In theory at least, nanotubes would be wonderful substitutes for steel and aluminum in powerlines. The problem is that while the technology is there-and this is the problem in so many areas when people speak of modernizing the transmission system-there currently is little manufacturing capability. The nanotech industry is nowhere near being able to produce new power cables to string across the country.

On the other hand, according to Mehta, it's possible that in the near future the companies that manufacture electric powerlines may be able to incorporate carbon nanotubes into their products, thereby enhancing strength and conductivity, while chipping away at weight.

Carbon nanotubes are finding application in fuel cell electrodes- a much cheaper alternative to platinum, the conductor of choice now.

Carbon nanotube-filled lines, too, could work at a higher temperature. Reducing the coefficient of thermal expansion-in the case of powerlines, the degree to which they sag when they are heated-is a primary research interest at EPRI, said Stringer. The sagging, overheated line suspected in August's blackout affecting more than 50 million people comes to mind. "The grid at the moment is limited in many cases by a temperature limitation associated with the sagging on the overhead conductors," said Stringer. "If we can get a better material, something lighter and stronger with good conductivity, we would be able to increase the power-carrying capacity that we can accommodate in our right-of-ways."

Improving fuel cells is another busy area of nanotechnology and nanotube research. Anything that uses copper right now might actually in the future be able to use carbon nanotubes, according to Ken Smith, vice president for technology at Carbon Nanotechnologies in Houston.

In a fuel cell, he said, the electrode portion requires millions of tiny particles, which typically are platinum or some other catalyst, upon the surface of which an electrochemical reaction takes place, where positive or negative charges are separated or joined. Carbon Nanotechnologies has developed fuel cell electrodes using single-wall carbon nanotubes that have upped the current capacity substantially, while also using low amounts of platinum. It's still in the developmental stage, he said.

"A lot of people believe fuel cells, particularly for portable electronics, will see the market in the next few years," he says. "We'd like to see carbon nanotubes in them."

Haldar with SUNY-Albany called the application of nanotechnology developments like single wall carbon nanotubes to fuel cells a "no- brainer" and championed their role in distributed generation. "The trend is toward having your power generation system onsite to provide power, even as base power, and that requires fuel cells."

Making Solar Competitive
Today, solar cells are too expensive and bulky to contribute much to the power supply in the country. Nanosys, one of the larger nanotechnology companies in the industry, wants to change that.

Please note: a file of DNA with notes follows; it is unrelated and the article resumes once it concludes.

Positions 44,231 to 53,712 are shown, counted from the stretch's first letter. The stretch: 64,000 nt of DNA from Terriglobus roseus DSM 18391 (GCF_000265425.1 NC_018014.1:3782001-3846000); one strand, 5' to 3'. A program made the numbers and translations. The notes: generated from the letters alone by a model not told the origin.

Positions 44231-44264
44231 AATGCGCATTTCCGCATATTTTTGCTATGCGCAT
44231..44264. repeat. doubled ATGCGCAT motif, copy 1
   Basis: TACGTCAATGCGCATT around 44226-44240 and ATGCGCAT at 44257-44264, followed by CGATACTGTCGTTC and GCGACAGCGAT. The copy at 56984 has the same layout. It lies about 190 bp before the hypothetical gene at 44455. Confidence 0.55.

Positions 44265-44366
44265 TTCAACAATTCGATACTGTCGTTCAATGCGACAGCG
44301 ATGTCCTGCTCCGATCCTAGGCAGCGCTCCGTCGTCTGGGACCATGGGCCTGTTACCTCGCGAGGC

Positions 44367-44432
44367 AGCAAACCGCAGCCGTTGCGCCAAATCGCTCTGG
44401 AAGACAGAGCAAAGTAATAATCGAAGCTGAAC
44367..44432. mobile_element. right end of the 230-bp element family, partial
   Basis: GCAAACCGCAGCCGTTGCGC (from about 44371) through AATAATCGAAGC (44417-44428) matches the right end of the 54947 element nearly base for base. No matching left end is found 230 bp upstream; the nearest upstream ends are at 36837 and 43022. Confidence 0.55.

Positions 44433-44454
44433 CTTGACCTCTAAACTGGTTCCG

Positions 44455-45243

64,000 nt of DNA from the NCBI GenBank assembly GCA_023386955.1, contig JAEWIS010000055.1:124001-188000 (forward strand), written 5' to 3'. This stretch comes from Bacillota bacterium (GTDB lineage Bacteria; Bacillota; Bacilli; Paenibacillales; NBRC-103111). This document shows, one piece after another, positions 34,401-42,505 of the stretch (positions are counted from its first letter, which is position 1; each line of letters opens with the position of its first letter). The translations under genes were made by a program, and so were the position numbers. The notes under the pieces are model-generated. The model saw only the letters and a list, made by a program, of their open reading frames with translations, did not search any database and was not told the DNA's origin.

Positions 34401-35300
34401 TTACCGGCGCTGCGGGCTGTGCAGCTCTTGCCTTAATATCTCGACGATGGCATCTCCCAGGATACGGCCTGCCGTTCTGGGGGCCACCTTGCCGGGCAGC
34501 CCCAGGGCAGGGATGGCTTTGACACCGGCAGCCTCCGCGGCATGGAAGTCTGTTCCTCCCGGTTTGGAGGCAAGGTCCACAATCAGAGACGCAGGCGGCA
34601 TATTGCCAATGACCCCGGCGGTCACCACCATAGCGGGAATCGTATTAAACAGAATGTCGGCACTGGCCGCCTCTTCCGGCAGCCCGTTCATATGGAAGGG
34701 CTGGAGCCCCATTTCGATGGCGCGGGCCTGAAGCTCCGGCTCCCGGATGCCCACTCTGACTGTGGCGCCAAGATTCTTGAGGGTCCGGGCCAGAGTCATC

The company is developing a nanocomposite-based material comprised of nanocrystals and a host material that binds it all together, according to Stephen Empedocles, Nanosys's cofounder and director of business development. Each nanocrystal is a solar cell. The composites they are developing incorporate trillions of the cells into a single film, all working in tandem to produce a single, macroscopic solar cell.

But what nanotechnology will bring to the photovoltaic industry, says Empedocles, will not necessarily revolve around improvements in efficiency. "I've heard some people claim they get 70-percent power conversion efficiencies using nanotechnology, and I don't believe that's true," he says. Instead, he thinks nanotechnology will let companies produce solar cells more cheaply and with the pliable characteristics of plastic.

Amorphous silicon solar cells, made of small silicon crystals, are 20 percent less efficient than earlier silicon photovoltaic solar cells (in the background), but they are much cheaper to produce.

Though large-scale production of nano-based products Is years away, some companies are producing high volumes of flexible plastic solar cells. This roll-to-roll process could make the cost of solar power competitive with fossil fuels.

The company recently announced its first corporate partnership, with Matsushita Electric Works in Japan, the largest supplier of photovoltaic building supplies in Asia. The partnership aims to produce roofing shingles with solar energy incorporated into the outer skin, turning roofs into instant power generators. The shingles will offer a 15-percent conversion efficiency, at a cost of less than $1 a kilowatt. Right now, traditional solar power is $4 to $5 a kilowatt. At $1 a kilowatt, it can compete against fossil fuels.